Thursday, December 07, 2006

Review: Wrigleyville Goose Island Pub

Wrigleyville Goose Island Pub
Reviewed by AC

[AC note: This is my first entry for Kevbrews, and it’s more than one month late. Now, I know that Kevin will read this and he might say to me, “You needed a month to do this!?” And I most likely would reply, “maybe.” ]


Chicago is a big town—a feast for the senses. Why, in just one day, I saw a man being arrested, a protest at a McDonald’s, a 26th-floor view of Lake Michigan, and the Goose Island brewpub in Wrigleyville. If you’ve been down (or up) Clark Street, you know that it is just one of the thousands of bars lining the road. Goose Island also has a very famous neighbor—Wrigley Field. These two conditions mean that parking is a fruit enjoyed by the crafty and resourceful. (Another Goose Island sits along Clybourn Ave.)

The Wrigleyville Goose Island also is a sports bar—wide screens are everywhere. This may disappoint more traditional pub hounds. But the best thing about this place is the beer. I had the IPA because I’m addicted to the bittersweet tang of hops—and I was not disappointed. In fact, I was giddy from the luscious, hoppy goodness. It was sensuous and delightful . . . I had beer from the source . . . I was Ponce de Leon at the fountain of youth—I was hopped up! At this point, it is was clear to me that comparing beer from the source to its bottled cousin is like comparing the experience of being in a riot to hearing about one from a friend: It just ain’t the same.

Alas, not all of my companions fared as well. Larry, the Northside balladeer, ordered the cask-conditioned ale, but he sent it back. “It tastes like soup,” he complained. He’s not a beer enthusiast and apparently doesn’t know much about soup either. I tried to sample other beers, but because of the raging blister on my lip, everyone seemed reluctant to let me touch their glasses.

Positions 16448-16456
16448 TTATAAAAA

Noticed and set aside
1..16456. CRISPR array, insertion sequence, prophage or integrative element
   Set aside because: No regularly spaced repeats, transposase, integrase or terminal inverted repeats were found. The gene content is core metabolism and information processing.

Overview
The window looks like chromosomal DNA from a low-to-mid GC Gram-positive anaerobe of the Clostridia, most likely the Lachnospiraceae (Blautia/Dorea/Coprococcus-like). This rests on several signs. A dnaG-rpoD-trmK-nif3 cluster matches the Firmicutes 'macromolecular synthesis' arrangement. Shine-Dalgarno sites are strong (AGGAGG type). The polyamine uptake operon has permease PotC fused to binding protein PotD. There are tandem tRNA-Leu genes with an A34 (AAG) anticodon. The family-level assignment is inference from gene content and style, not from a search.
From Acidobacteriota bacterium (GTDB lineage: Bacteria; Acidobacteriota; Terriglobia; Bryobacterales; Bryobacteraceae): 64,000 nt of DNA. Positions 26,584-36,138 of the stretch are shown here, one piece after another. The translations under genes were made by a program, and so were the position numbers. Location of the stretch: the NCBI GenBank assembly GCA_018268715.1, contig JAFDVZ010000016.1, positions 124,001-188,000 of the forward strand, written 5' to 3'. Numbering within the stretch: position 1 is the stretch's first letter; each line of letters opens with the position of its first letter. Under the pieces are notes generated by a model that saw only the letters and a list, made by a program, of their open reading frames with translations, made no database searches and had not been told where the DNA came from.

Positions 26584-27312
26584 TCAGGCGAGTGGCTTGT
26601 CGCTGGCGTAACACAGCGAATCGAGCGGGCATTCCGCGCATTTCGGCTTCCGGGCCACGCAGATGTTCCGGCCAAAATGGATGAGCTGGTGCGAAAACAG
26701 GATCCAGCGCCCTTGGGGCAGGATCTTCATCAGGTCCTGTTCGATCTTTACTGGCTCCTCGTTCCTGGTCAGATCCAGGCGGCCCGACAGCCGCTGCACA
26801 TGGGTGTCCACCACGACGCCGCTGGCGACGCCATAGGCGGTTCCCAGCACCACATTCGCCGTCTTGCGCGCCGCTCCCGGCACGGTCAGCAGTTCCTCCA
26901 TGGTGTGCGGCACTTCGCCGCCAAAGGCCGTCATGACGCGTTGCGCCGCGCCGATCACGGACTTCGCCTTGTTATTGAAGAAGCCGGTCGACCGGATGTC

I did have two problems with Goose Island. The bathrooms are unavailable to patrons without legs. I must have climbed 46 flights of stairs to get to the loo. That’s right—every time you have to piss, you must climb stairs in order to access the urinals. But more disappointing is the fact that Goose Island will not fill up your growler—unless you have an authentic Goose Island growler! I didn’t have one. So I grudgingly bought the big brown GI growler and had it filled with Honker’s Ale. I then hauled the brew many days across wide rivers and through dark forests only to be splashed over the spoiled palate of Mr. Kevbrews.

3 comments:

Butch said...

I was lucky enough to have the opportunity to visit Goose Island Wrigleyville a couple years ago. It was too long ago to recall specifics other than how impressed I was with their Summertime Kolsch (it was in the middle of a heat wave in summer and we’d been walking all day, so yeah) and that their food was very reasonable priced. I plan to visit again the next chance I get to return to Chicago.

kelly said...

so for those looking to chicago and something a little different try the hopleaf in andersonville (my old neighborhood, ok ONE of my old neigherboohds). if it tells you anything both the draft and bottled beer menus are in pdf form to assist you in making a selection. they specialize in belgian region but have a nice selection from elsewhere as well.

http://hopleaf.com/draft_menu.html

as for Goose Island I seem to prefer the clybourn location unless everyone was on CTA. But both locales are a great for beer afficionados and the not so refined friends to find a good common ground. advantage of clark GI is that there is an amazing all night coffeshop / pastry place right down the street. always a bonus after a night of good beer.

KevBrews said...

It's been a while since I've been there, but when Kelly lived there, I went with her and Jasmine. Don't remember a whole lot, but remember good vibes from the place.